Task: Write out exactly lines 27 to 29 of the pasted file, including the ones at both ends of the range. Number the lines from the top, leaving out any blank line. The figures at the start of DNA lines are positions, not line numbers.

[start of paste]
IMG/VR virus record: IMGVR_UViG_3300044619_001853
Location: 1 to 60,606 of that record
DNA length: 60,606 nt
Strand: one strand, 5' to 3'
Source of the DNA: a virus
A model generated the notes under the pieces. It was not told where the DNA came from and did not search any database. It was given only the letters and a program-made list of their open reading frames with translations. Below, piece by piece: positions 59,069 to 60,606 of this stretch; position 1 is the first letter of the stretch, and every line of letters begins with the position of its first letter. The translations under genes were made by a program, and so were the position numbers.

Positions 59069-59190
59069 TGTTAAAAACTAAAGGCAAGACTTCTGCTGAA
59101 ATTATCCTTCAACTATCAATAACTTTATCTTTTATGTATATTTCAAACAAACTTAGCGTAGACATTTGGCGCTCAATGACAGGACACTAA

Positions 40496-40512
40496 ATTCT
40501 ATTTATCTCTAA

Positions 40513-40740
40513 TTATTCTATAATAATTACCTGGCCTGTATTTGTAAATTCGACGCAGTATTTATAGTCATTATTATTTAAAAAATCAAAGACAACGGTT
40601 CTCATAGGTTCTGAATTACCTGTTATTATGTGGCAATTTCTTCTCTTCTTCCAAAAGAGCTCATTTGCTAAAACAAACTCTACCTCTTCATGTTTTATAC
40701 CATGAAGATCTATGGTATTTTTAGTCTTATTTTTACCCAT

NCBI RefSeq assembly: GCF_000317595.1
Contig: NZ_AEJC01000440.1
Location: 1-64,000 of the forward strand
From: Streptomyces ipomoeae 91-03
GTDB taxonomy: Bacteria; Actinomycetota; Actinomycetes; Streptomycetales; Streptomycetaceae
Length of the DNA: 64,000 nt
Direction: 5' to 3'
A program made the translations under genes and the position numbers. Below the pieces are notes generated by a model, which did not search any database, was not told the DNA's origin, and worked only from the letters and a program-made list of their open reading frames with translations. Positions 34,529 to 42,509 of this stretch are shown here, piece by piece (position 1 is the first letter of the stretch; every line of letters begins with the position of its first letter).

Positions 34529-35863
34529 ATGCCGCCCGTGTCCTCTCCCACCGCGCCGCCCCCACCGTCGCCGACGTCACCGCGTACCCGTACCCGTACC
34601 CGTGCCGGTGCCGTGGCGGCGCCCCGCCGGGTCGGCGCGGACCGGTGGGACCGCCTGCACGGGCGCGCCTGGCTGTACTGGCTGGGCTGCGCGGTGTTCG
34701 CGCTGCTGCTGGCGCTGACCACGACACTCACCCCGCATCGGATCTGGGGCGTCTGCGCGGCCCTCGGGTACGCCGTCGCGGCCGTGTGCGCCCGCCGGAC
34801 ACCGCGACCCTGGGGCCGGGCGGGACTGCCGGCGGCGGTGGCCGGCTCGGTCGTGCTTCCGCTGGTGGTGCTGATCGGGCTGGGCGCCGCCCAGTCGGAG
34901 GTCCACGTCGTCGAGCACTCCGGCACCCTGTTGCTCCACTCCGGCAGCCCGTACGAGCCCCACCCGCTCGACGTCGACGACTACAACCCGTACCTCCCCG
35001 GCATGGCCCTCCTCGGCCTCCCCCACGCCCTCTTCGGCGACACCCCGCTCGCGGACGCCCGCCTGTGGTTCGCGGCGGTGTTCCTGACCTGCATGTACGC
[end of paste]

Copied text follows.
34601 CGTGCCGGTGCCGTGGCGGCGCCCCGCCGGGTCGGCGCGGACCGGTGGGACCGCCTGCACGGGCGCGCCTGGCTGTACTGGCTGGGCTGCGCGGTGTTCG
34701 CGCTGCTGCTGGCGCTGACCACGACACTCACCCCGCATCGGATCTGGGGCGTCTGCGCGGCCCTCGGGTACGCCGTCGCGGCCGTGTGCGCCCGCCGGAC
34801 ACCGCGACCCTGGGGCCGGGCGGGACTGCCGGCGGCGGTGGCCGGCTCGGTCGTGCTTCCGCTGGTGGTGCTGATCGGGCTGGGCGCCGCCCAGTCGGAG